This is a transition we are trying to go through as a product company and as a brand. We want to engage our consumers not only in the eco-innovation we're doing, but also how these topics could apply to their lives. That's why with Parley products we focused on not just making shoes out of ocean plastic, but also on engaging consumers to make a commitment to get rid of single use plastic in their lives. With the Futurecraft Loop shoe we're trying to spur on the conversation about the need to transition to a new circular economy.

The goal is to create an exciting vision that our consumers want to participate in with us. Where we can bring the power of a big brand to innovate in this space – be it in the materials, products, or even brand activation – to make inroads in this transition towards a circular economy where we loop with Nature.

CL: I'd like to probe a little bit more because there was an interview that I read where you talked about the difficulty of using lifecycle analysis tools. On that very narrow level of just looking at material and material choices, how do you balance and approach materials selection of one material being better than the other?

AH: We lean very heavily on lifecycle analysis in shaping our strategy. What we don't want to do is solve a small subset of the problem over here and then create another big problem with the replacement over there. We have in our team lifecycle analysts who actually help review those innovations and who give that full picture that guides both our strategy, our products and materials. There are times when something comes out as a bit of a wash about which innovation is a better way to go, and then we go for what illustrates the story of transition better. When it comes to something that is not communicated the right way and could be perceived as greenwashing, we need to take into account if it is really going to help our consumers. Is this going to get them excited? Or maybe help them relate to a problem that's otherwise pretty intangible? If that's the case, then we could prefer one over another.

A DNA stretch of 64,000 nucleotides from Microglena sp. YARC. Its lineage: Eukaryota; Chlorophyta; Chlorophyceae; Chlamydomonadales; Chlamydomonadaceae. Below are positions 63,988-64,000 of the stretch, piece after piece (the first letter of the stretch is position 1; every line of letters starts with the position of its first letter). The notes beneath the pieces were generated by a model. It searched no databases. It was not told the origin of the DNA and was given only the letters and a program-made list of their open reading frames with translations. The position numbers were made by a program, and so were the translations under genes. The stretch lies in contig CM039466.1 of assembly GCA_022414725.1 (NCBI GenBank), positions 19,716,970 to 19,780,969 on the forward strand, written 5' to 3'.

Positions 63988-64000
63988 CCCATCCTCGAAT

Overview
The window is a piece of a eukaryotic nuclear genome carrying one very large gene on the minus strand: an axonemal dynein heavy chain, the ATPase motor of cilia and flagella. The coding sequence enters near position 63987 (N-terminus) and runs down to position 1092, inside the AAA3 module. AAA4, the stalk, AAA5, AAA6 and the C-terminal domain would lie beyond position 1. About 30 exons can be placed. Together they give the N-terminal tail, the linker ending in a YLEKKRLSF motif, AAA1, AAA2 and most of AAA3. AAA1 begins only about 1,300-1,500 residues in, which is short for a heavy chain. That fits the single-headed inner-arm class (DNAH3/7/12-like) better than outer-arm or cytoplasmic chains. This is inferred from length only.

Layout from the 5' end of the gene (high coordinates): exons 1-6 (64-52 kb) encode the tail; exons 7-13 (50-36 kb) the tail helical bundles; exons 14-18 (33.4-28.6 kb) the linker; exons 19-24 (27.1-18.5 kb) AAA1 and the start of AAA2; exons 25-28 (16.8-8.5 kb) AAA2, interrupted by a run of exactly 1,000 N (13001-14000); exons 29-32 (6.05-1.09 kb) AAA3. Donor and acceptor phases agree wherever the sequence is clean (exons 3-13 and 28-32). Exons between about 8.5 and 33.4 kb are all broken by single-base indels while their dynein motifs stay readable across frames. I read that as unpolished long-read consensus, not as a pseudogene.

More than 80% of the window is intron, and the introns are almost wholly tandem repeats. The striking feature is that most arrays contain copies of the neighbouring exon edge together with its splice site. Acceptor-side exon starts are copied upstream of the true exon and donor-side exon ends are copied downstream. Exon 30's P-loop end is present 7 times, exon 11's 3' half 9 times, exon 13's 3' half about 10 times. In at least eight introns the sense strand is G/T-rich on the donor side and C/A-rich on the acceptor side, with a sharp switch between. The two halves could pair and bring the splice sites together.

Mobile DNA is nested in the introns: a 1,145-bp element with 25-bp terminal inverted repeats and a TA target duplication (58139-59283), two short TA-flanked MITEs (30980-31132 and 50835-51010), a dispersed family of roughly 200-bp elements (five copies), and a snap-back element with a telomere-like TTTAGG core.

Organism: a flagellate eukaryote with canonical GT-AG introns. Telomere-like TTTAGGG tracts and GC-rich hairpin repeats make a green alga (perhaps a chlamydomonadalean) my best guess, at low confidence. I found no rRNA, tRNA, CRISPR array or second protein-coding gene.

CL: Yes, exactly. I gave a talk recently and I talked about this aspect of product and sustainability and there has to be that element of desire. It isn't just about feeling guilty, you want to be optimistic and you want enjoy the process of being more considerate. Which brings me to the next question, are there any instances where sustainability in terms of materials in your products has driven the aesthetic of the product?

AH: Actually both Futurecraft examples - the one we did for the Recycled Loop and the other for the Circular Loop – the sustainability of the material drove the original aesthetic. I'll talk about them one at a time.

Our first Parley shoe – the UN shoe – was Futurecraft. That shoe was an experiment - we had this problem of new material (gillnet pulled from the ocean and plastic bottles from the Maldives) that was not of the quality or calibre that we normally expected. We were trying to weave it into a product and find a way we could turn this threat into a thread, and so had to turn to a new technology we were trialling in the lab. When we wove in the gillnet with this new technology, it created a particular look where you see waves on the line of the shoe. The tech made somebody really be able to see and visualise that the net was a part of the shoe.

The same effect wound up happening with Circular Loop, and the Futurecraft Loop shoe. We wound up with very different aesthetics and looks because of making it from just one material. The material has a natural color and behaviour properties. We're already seeing - as we go through future generations of recycling those shoes in the lab - that the colour of the material changes over time… So recycling itself creates a desirable aesthetic that tells a generational story. Does that make sense?